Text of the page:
Since Valve opened Steam To external developers and distributors between 2005 and 2006, the platform for the distribution of digital games for PC has grown exponentially and, in fact, one of the main criticisms that is made is the huge number of video games that it has today. It is not surprising that we have a certain feeling of oversaturation, since In 2020 alone, more than 9000 new games were released, which was a new record in the history of the platform.
Has been Thomas Altenburger, director of the independent studio Flying Oak Games (ScourgeBringer, NeuroVoider), who has revealed this impressive data after conducting an investigation on the Steam database: in total, last year 9279 new video games were published in 2020, which means that a new title was published every hour, approximately. This number doubles the number of games published on Steam in 2016.
More in-depth data if we filter only indie games:
6376 indie games in 2020.
50% of indies sold less than 640 units.
75% of indies sold less than 2480 units.
5% of games made 88% of all sales.— Thomas Altenburger 🍕🍍 (@mrhelmut) July 7, 2021
Obviously, the greater the number of games, the more competition between them and the more saturation in the market, a trend that according to Altenburger data, hurts smaller productions: 50% of Steam games have sold less than 640 units, while that 75% do not manage to exceed 2800 copies sold. In fact, this independent developer’s research reveals that 5% of Steam games get 90% of all platform sales.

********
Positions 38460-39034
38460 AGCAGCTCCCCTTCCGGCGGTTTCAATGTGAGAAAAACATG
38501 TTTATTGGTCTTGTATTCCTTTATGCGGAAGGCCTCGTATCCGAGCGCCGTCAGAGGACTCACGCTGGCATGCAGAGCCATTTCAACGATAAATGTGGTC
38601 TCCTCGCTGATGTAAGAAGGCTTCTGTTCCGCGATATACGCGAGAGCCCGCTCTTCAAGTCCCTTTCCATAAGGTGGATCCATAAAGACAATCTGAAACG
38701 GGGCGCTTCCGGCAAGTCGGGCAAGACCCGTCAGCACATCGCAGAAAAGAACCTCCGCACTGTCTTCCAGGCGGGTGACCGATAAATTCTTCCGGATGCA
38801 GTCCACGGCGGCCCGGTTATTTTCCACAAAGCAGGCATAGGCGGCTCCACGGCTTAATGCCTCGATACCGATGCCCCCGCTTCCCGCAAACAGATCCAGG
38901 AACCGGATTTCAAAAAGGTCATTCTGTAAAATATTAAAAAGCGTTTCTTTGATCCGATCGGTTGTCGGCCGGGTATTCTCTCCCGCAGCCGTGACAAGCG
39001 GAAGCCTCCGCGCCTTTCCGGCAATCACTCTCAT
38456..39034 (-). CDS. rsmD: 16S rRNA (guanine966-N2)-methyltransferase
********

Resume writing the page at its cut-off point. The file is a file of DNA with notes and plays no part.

If we talk specifically about indie games, the figures are very similar: in 2020 a total of 6376 indies games, of which half did not sell more than 640 units. 75% of those titles did not exceed 2,480 copies sold on the platform. And, again, the majority of sales are left to a minority: 5% of the indies on Steam accumulate 88% of the total indie games sold on the platform.
Also important to note:
There is no correlation between positive reviews and sales.
A good game isn’t guaranteed to sell, as much as a bad game isn’t guaranteed to fail.— Thomas Altenburger 🍕🍍 (@mrhelmut) July 7, 2021
Finally, Thomas Altenburger draws two more conclusions: the first is that there is no correlation between the reviews positive users and the number of sales, and the second is that “a good game does not have to sell well in the same way that a bad game is not guaranteed to sell badly. “In this way, the director of Flying Oak Games reflects on how Steam does not seem to be the best place to present a humble production.